The title of today’s post is taken from the title of John Neafsey’s new book, Act Justly, Love Tenderly: Lifelong Lessons in Conscience and Calling. (Orbis, 2016) Neafsey focuses on “how we respond to God’s calling to become just and loving persons, at home and at work, for the sake of our communities, in an ever-expanding network of connection and solidarity with people both far and near.” (Preface) The book presents a lifespan perspective on vocation (calling) as it is experienced in different ways over the course of our lives.
Neafsey’s previous book, A Sacred Voice Is Calling (Orbis 2006), was paticularly geared toward questions and issues relevant to vocational discernment for young adults. His current book is not a sequel, although he develops many of the themes first presented in A Sacred Voice.
John Neafsey is a clinical psychologist who writes about personal conscience and social justice. He writes clearly and without jargon – whether theology or psychology. He cites many of the people that I have been reading (Gustavo Gutierrez, Albert Nolan, Daniel Berrigan, Kathleen A. Cahalan, Edward Hahnenberg, Sharon Daloz Parks, Gregory Boyle, Elizabeth Johnson, and others) without presuming that the reader knows who they are. It’s always great fun for me when I recognize authors in a Suggested Reading List!
You may recognize the title, Act Justly, Love Tenderly, from the Book of Micah:
This is what Yahweh asks of you: only this, to act justly, to love tenderly, and to walk humbly with your God. (Micah 6:8, Jerusalem Bible translation) The four chapters of the book are organized around Micah’s words.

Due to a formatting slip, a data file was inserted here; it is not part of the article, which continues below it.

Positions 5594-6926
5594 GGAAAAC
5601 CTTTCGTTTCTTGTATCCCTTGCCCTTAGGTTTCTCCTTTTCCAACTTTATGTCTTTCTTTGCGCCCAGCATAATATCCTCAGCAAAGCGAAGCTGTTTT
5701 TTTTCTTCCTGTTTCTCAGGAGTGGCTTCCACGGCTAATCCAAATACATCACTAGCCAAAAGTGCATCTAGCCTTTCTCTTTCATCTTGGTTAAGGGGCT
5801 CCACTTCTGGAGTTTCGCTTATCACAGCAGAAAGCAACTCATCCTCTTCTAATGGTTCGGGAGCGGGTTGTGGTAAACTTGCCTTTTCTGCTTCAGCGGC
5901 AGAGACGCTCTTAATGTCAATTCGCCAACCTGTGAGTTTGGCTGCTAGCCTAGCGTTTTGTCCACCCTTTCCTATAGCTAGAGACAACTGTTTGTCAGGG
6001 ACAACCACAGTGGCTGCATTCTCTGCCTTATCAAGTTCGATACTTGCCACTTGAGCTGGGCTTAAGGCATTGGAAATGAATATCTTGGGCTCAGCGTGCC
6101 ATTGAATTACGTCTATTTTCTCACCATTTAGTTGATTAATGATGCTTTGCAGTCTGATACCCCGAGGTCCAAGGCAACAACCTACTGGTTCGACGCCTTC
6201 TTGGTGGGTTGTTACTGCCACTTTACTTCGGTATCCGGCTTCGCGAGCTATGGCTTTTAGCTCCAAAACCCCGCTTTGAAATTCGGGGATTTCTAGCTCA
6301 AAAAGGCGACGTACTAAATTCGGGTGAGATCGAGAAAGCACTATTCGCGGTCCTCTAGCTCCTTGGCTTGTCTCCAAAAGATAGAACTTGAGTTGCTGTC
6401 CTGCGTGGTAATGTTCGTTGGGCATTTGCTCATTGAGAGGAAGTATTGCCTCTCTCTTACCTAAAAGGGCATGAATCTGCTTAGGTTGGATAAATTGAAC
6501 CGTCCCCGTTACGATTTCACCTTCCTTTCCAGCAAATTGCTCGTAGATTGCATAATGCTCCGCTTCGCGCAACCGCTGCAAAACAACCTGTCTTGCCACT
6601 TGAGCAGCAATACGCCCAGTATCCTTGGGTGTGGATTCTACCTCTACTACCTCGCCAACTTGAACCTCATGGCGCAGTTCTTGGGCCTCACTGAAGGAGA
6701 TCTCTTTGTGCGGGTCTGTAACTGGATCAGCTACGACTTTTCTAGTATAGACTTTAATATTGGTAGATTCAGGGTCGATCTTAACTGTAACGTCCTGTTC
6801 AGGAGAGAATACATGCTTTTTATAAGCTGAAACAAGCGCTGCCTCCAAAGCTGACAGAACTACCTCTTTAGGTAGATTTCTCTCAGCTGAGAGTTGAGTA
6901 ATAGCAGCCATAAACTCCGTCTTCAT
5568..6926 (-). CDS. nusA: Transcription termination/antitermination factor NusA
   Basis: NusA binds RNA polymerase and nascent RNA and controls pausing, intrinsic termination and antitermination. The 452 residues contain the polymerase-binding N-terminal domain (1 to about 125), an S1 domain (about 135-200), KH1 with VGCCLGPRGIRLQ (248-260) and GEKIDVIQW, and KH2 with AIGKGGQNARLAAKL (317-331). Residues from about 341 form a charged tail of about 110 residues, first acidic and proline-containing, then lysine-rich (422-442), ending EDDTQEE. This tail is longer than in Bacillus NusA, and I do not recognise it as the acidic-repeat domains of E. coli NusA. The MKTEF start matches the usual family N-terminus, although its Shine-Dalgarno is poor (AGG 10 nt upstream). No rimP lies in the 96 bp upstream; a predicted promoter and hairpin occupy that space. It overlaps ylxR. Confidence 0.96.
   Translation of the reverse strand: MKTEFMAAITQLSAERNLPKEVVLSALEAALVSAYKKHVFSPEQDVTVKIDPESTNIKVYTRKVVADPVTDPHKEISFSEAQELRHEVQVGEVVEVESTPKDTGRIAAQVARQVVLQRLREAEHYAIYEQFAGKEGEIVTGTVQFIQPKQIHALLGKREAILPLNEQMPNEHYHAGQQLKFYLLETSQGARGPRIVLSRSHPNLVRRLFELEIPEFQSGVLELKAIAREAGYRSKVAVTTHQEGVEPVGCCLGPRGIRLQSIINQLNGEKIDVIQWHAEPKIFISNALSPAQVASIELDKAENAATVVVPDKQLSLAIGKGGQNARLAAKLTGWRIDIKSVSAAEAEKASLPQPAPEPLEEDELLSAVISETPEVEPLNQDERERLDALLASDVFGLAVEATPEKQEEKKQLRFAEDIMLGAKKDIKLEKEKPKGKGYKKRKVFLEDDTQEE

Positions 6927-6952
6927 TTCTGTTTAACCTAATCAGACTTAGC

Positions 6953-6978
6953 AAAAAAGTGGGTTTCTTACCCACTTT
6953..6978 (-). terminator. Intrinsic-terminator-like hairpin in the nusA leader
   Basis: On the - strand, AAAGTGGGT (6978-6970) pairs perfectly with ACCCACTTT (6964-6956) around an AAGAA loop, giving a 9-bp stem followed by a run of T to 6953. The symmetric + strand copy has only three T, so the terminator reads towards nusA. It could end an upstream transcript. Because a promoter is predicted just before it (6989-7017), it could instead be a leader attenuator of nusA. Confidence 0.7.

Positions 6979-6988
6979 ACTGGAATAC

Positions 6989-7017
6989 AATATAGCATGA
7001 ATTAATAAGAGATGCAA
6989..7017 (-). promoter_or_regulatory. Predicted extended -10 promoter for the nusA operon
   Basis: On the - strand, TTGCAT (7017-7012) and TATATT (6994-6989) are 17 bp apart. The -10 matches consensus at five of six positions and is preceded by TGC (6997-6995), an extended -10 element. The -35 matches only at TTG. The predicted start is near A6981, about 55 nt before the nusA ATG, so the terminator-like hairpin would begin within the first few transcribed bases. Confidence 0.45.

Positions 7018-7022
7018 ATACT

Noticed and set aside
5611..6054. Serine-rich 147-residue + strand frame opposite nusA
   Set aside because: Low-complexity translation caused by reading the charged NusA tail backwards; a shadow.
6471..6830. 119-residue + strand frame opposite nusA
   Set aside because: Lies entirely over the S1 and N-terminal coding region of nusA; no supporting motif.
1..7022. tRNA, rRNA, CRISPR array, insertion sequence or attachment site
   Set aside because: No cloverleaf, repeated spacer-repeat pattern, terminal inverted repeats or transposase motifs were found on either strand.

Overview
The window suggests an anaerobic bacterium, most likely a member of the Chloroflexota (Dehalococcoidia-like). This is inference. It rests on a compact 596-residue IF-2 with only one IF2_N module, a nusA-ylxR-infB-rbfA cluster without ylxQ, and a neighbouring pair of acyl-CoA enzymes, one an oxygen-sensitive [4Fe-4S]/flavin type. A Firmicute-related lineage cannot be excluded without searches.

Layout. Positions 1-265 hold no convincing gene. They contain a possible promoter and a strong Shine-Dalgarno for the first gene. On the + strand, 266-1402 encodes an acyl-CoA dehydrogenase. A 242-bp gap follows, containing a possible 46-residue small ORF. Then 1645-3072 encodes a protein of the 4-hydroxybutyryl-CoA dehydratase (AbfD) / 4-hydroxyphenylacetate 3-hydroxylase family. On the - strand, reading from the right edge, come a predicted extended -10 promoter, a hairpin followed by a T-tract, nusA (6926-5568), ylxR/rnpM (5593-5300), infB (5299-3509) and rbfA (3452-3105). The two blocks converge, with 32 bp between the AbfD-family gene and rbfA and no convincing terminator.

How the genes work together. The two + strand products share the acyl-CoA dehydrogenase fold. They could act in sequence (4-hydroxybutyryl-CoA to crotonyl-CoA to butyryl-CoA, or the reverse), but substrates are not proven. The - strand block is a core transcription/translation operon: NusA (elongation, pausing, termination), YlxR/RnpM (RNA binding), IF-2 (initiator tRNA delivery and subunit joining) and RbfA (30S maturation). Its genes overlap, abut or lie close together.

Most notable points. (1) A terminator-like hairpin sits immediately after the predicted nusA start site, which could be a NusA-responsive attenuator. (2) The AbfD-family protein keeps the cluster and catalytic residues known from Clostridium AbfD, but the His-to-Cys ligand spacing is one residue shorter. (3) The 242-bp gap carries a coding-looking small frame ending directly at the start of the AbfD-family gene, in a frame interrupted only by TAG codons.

Neafsey fills his book with stories of people who have responded to the prophet’s call to bear witness to a life of justice, love, and humility. In addition to his own personal story, he recounts stories of Bryan Stevenson, founder of The Equal Justice Initiative, based in Alabama; James Foley, the journalist beheaded by ISIS in 2014; Kathy Kelly, a peace activist from Chicago; Etty Hillesum, a young Dutch Jewish woman who died at Auschwitz in 1943, among others.
Throughout the book, Neafsey emphasizes that our calling is not only about what we do; it is about who we are and how we are. Vocation has to do with the kind of person we are called to become. “Regardless of circumstances, everyone has a capacity to sense a calling. Callings come to people as they are, wherever they are, in whatever circumstances they find themselves.” (p. 30)
You may already be in the second half of life, or like me in the final third, but it is not too late to sense a calling to act justly, love tenderly, and walk humbly. According to Neafsey, “most of us are not called upon to engage in prophetic public heroism or to endure the ultimate sacrifice of martyrdom for a just cause. But all of us are called to ordinary courage and personal generosity, which require the day-to-day inner sacrifice of egocentric concerns – a kind of daily dying to self in the interest of steadfast love for others over the long haul.” (Epilogue)
I highly recommend this book.